Sunday, January 24, 2010

August 2009- what a letdown

As some may know, my brother suffers from severe epilepsy that is debilitating and crippling his life ruthlessly. We spent a week or so at Swedish Medical Hospital in the Neuro unit to try a procedure that would save his life, or pound a nail in the coffin. I was excused from school to care for my Dad and brother and resided at Swedish around the clock. In the end, the procedure didn’t work and I find myself hover over the coffin prying the nails out with all my might. During this time a lot of friends and family were curious about what was happening, I made a very general post and stumbled upon it this evening. Not a day goes by where I don’t wish for God made me an epileptic, perhaps I could fathom what my brother endures alone.
Post from August 2009:
Ok- here it is. AJ is at Swedish post removing a grid and electrodes from his brain. They were positive they would be finding a focal point that was starting the seizures. To the contrary, what they found was not a focal point but full ignition across the brain. If possible, they would have performed a resection and remove the focal point, but they can't. It wasn't what anyone expected; AJ is not what they expected. They have never seen anything like AJ's case. He doesn't respond to meds well, he has memory on both sides of the brain, they have discovered a capillary dilation in the left frontal lobe, and they have never seen any patient seize as much as AJ in 24hrs. (Well over a 100 Tuesday, occurring every 2-3 minutes- almost grounds for inducing a coma, thank God AJ stopped.) So, our hail mary failed us and we move on to plan B. There is a new med he is coming home on (Lacosamide) that has been on the market for only a month, and Dr. Gwinn informed us that there is a double implant that is placed in the brain stem that has been 100% successful, but has yet to be approved and will hopefully be in the next year or so. (Attention all nurses: we all know how dangerous dabbling with the brainstem is.) This was hands down the WORST experience my family has endured. AJ's head is swollen and deformed, my Dad's hope is crushed on this cold tile floor, and I run around in attempt to open any window since this door has slammed in our faces. Some good does shine through- this case of AJ's will be used for massive research and education. His case may help another epileptic find health and a cure. Nevertheless, can you imagine helping others when you need the help as well? The moment I told AJ will be one I never forget. “ It didn't work AJ- but will find another way.” I am angry, I am let down, and I wish everyday it was me- that's how it went and I would rather not talk about anymore. Give me a month, let the edges of the wound approximate, and maybe I will share the scar.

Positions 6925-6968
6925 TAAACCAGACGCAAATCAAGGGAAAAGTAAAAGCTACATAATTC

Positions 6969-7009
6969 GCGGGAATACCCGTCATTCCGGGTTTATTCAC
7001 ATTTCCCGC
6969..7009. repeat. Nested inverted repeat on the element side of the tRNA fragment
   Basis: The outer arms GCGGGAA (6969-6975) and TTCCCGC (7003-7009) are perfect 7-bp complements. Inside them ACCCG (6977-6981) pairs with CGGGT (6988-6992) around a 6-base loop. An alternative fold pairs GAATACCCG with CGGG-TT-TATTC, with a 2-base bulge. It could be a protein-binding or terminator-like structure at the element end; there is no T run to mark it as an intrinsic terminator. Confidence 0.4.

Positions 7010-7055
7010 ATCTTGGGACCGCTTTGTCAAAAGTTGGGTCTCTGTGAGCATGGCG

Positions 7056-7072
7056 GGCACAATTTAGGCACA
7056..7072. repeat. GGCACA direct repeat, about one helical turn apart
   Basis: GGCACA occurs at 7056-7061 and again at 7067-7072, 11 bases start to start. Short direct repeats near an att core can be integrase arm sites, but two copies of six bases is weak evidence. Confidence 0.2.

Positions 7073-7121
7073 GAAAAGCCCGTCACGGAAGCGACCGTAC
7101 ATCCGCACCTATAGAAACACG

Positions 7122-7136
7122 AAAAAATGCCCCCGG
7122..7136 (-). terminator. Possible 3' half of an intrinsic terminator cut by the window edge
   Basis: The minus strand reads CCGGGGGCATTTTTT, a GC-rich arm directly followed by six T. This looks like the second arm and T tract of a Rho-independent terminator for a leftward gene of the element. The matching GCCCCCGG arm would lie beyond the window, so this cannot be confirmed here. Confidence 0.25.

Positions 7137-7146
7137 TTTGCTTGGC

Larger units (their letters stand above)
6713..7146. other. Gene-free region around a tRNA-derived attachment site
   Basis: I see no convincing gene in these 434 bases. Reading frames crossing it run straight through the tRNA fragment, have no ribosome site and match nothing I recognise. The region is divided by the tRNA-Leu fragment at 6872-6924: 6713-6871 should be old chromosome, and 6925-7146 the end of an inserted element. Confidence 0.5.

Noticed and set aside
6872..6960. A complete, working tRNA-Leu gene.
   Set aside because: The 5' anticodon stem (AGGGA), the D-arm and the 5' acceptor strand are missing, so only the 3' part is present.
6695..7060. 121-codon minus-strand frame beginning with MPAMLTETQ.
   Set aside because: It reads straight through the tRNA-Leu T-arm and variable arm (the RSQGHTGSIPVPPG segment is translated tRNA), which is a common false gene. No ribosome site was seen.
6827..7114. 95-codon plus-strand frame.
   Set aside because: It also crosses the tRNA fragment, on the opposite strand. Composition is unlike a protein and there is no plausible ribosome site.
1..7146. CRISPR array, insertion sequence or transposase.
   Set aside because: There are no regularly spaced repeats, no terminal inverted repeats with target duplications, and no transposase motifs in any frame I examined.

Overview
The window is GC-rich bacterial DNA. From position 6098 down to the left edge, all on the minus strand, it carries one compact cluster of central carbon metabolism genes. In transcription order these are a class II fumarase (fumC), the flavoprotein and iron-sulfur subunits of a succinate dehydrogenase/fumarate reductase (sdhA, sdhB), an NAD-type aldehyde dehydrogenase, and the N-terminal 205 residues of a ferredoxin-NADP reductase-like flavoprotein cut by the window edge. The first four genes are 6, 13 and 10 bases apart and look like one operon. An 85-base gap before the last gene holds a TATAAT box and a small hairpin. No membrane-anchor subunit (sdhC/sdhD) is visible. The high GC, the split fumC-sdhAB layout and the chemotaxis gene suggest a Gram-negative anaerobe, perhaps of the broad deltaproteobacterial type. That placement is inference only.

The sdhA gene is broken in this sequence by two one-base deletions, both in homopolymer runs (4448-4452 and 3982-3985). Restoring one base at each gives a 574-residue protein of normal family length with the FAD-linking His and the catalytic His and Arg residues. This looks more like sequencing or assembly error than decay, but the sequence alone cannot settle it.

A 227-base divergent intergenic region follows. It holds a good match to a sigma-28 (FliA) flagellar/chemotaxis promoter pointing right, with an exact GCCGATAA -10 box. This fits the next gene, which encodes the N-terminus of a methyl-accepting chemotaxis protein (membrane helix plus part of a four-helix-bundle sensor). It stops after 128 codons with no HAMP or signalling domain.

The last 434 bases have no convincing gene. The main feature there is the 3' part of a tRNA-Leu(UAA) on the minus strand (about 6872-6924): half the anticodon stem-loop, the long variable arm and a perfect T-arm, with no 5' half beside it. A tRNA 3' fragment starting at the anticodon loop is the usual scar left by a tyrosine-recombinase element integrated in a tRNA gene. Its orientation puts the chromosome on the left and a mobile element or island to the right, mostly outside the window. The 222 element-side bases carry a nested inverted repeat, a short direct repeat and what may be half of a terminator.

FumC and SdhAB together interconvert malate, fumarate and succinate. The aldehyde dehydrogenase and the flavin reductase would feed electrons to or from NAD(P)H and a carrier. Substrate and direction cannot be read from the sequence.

Thank you all for your love and support- but the worse is to come.